Before this conversation in class, I gave two students a new scene and ten minutes to play with it. They prepped by paying super close attention only to each other and taking their focus off of themselves. Then they just read the scene, giving it a no-pressure first pass. Both students said they felt more focused on their partner and less in their head than they usually did.
When you’ve spent hours and hours rehearsing a scene, of course you want it to be good. You want your work to pay off. But that desire for “success” can cause you to get in your own head instead of focusing on affecting your partner. I love this exercise because it takes that pressure away. Of course it won’t be “perfect” – you just got the scene in your hands for the first time – but playing with no-pressure scenes and giving yourself permission to not have all the answers, you often come into the scene with the spirit of play and can make discoveries. Plus, you get to remember what freedom in make-believe land feels like and bring that quality back in all your work.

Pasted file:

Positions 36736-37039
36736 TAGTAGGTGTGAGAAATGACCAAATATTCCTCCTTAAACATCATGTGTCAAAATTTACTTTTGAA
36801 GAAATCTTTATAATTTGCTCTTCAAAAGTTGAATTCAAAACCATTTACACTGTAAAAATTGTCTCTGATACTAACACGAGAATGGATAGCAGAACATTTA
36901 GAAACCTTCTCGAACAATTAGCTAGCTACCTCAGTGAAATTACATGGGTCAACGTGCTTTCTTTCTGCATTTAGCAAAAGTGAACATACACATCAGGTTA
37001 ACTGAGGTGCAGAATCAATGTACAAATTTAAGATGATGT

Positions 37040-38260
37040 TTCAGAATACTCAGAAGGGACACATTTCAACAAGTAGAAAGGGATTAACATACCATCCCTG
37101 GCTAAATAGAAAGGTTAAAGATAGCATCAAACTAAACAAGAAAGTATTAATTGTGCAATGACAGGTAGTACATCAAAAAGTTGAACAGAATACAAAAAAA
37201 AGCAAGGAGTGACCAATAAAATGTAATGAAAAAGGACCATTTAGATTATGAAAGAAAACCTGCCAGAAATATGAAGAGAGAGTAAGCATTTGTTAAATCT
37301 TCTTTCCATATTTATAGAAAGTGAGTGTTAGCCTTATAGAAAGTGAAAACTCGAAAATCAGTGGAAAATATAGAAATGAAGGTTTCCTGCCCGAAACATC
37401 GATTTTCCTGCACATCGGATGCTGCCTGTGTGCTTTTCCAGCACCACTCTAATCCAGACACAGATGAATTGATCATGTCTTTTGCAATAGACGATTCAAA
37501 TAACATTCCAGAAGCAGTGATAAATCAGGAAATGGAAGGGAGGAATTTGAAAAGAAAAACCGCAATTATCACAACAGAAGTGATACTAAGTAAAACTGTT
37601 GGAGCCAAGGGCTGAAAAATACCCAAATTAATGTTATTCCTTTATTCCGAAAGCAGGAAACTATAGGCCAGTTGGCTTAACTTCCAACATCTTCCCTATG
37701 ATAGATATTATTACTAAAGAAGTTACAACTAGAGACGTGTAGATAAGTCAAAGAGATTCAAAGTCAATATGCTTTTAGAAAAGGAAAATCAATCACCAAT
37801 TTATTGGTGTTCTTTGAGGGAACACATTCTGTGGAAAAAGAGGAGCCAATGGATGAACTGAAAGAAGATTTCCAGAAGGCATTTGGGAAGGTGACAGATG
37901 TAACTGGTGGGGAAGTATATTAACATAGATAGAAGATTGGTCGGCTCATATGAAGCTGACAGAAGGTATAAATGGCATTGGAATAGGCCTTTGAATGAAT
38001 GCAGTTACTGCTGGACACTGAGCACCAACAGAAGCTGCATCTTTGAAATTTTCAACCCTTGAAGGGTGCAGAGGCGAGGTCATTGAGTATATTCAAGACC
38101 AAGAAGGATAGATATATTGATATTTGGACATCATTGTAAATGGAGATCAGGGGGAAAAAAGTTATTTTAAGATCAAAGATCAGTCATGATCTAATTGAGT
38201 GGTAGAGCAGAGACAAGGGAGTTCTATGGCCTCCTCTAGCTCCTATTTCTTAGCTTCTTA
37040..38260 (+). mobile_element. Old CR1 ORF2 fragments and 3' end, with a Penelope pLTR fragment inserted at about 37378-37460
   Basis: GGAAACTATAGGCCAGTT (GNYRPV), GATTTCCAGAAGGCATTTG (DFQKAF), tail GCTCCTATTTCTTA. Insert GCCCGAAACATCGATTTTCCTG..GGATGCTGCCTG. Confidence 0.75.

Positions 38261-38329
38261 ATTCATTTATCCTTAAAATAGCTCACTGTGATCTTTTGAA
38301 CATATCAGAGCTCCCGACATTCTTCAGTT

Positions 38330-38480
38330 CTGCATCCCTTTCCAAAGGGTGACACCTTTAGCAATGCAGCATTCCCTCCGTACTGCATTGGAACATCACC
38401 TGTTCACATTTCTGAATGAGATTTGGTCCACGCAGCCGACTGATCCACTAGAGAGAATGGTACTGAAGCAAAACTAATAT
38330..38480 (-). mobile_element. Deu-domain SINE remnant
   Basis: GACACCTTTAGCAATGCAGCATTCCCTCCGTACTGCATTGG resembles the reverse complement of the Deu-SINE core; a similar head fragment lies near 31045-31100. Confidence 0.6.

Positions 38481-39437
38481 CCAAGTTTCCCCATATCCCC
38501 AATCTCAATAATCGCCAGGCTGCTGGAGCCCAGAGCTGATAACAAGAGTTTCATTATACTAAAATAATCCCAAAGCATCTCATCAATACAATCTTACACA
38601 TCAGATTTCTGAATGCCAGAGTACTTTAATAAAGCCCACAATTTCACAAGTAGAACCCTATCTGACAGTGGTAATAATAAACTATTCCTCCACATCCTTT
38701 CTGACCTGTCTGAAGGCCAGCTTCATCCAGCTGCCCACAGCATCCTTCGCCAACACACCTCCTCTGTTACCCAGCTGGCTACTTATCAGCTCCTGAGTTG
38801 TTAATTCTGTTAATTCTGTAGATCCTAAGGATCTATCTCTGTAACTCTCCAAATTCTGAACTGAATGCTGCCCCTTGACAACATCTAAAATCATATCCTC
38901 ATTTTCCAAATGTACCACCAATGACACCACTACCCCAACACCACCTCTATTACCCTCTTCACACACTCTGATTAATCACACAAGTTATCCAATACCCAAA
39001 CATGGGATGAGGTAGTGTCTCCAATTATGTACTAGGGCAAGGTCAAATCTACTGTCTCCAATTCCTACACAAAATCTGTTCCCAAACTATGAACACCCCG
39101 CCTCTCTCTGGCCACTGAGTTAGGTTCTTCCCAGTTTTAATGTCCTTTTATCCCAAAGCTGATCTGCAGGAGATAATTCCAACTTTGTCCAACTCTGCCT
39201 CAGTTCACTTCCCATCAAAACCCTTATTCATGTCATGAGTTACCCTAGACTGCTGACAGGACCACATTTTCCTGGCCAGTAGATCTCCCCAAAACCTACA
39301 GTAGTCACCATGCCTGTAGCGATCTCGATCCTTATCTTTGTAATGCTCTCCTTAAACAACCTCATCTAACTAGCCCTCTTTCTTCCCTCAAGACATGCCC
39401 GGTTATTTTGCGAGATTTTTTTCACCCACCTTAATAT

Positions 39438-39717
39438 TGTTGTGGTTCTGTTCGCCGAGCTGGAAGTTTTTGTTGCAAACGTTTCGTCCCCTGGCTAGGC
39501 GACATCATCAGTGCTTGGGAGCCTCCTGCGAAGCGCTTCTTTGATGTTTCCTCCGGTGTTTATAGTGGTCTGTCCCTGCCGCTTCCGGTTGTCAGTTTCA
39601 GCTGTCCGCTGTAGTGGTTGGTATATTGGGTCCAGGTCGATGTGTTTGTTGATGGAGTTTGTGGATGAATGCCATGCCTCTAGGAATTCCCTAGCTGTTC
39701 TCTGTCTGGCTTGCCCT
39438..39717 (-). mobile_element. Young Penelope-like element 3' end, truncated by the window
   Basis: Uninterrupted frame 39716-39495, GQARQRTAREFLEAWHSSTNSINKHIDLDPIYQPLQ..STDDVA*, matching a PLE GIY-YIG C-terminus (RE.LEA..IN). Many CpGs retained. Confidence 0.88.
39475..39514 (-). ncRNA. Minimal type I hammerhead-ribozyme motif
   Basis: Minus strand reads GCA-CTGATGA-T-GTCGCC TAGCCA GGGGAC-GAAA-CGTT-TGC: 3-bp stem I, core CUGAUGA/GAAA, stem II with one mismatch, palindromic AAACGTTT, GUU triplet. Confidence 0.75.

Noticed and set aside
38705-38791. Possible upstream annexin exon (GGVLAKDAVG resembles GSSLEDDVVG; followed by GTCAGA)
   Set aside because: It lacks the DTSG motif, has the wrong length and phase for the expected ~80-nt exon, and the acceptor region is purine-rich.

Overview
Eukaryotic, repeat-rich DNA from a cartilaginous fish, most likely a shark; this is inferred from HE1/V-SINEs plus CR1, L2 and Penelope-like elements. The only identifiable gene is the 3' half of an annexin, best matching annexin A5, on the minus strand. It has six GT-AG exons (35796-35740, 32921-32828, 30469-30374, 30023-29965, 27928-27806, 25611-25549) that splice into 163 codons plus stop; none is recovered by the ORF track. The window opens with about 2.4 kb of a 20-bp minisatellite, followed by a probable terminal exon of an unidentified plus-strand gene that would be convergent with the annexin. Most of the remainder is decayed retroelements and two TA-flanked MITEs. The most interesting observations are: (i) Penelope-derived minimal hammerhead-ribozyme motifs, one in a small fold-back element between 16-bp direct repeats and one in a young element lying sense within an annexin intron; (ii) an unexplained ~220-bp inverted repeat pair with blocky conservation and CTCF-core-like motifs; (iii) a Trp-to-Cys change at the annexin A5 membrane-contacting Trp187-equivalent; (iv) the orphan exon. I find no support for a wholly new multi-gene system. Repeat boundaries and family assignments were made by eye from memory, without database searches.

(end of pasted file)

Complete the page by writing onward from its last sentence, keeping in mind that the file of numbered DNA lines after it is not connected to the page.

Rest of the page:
Give it a try—pick a scene, read it over and figure out what’s going on, and maybe even throw it on tape just for fun—and let me know if you discover anything or how it goes.
CLASS CLIP TRANSCRIPTION
Sarah: I think the value in an exercise like this sometimes can be the permission that you have to not know it. And with that permission comes a certain freedom of, you know I think we can sometimes carry a lot of baggage from school and from childhood, of all this stuff of like, I’m not prepared, I didn’t work hard enough, I didn’t do enough. The, you know, shoulds. And so there’s a certain freedom sometimes in an early exploration of just, I’ve only spent ten minutes on this, maybe? So what if, so I don’t have to be anywhere with it. So there’s a certain pressure that’s taken off of, I’ve gotta show, I’ve gotta account for all this stuff that I did, to be good, to be seen, to be appreciated, to be validated, you know.
Student: Yeah. 100%.
Sarah: So just, remember what that feels like. And you were, that really slow connection. You know, it was kind of cool because I heard the end of you guys running it, reading it, and just now it sounded like a different scene.
Student: Yeah. I agree.
Sarah: It sounded like a different scene.
Student: Yeah, it wasn’t forced.
Sarah: And you were on, you were more on each other.
Student: Yeah. Yeah, I could sense that.
Sarah: Having that slow prep and taking the attention off of you.